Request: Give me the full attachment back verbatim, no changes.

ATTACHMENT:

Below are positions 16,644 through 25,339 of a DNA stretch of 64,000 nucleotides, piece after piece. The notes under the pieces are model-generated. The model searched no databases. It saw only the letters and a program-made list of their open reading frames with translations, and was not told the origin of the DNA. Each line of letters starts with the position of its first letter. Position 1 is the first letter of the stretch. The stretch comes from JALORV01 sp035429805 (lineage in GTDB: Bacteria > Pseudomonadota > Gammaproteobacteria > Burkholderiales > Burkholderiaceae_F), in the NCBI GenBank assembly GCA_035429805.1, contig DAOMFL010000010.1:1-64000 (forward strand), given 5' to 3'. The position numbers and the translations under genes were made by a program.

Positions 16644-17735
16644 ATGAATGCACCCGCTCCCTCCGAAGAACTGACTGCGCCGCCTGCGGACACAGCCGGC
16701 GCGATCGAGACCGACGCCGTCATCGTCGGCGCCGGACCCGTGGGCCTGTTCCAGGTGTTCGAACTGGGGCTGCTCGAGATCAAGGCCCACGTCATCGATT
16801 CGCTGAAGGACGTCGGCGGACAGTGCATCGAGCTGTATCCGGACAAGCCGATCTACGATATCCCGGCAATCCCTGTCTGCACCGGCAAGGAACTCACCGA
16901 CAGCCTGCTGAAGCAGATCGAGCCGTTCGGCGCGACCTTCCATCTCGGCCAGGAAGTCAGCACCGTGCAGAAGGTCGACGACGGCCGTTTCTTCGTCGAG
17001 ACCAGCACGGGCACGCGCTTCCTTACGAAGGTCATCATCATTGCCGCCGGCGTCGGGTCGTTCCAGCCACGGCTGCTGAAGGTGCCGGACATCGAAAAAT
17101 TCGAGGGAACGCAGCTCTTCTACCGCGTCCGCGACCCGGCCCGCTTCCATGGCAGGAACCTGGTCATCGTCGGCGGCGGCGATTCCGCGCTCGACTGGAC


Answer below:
Below are positions 16,644 through 25,339 of a DNA stretch of 64,000 nucleotides, piece after piece. The notes under the pieces are model-generated. The model searched no databases. It saw only the letters and a program-made list of their open reading frames with translations, and was not told the origin of the DNA. Each line of letters starts with the position of its first letter. Position 1 is the first letter of the stretch. The stretch comes from JALORV01 sp035429805 (lineage in GTDB: Bacteria > Pseudomonadota > Gammaproteobacteria > Burkholderiales > Burkholderiaceae_F), in the NCBI GenBank assembly GCA_035429805.1, contig DAOMFL010000010.1:1-64000 (forward strand), given 5' to 3'. The position numbers and the translations under genes were made by a program.

Positions 16644-17735
16644 ATGAATGCACCCGCTCCCTCCGAAGAACTGACTGCGCCGCCTGCGGACACAGCCGGC
16701 GCGATCGAGACCGACGCCGTCATCGTCGGCGCCGGACCCGTGGGCCTGTTCCAGGTGTTCGAACTGGGGCTGCTCGAGATCAAGGCCCACGTCATCGATT
16801 CGCTGAAGGACGTCGGCGGACAGTGCATCGAGCTGTATCCGGACAAGCCGATCTACGATATCCCGGCAATCCCTGTCTGCACCGGCAAGGAACTCACCGA
16901 CAGCCTGCTGAAGCAGATCGAGCCGTTCGGCGCGACCTTCCATCTCGGCCAGGAAGTCAGCACCGTGCAGAAGGTCGACGACGGCCGTTTCTTCGTCGAG
17001 ACCAGCACGGGCACGCGCTTCCTTACGAAGGTCATCATCATTGCCGCCGGCGTCGGGTCGTTCCAGCCACGGCTGCTGAAGGTGCCGGACATCGAAAAAT
17101 TCGAGGGAACGCAGCTCTTCTACCGCGTCCGCGACCCGGCCCGCTTCCATGGCAGGAACCTGGTCATCGTCGGCGGCGGCGATTCCGCGCTCGACTGGAC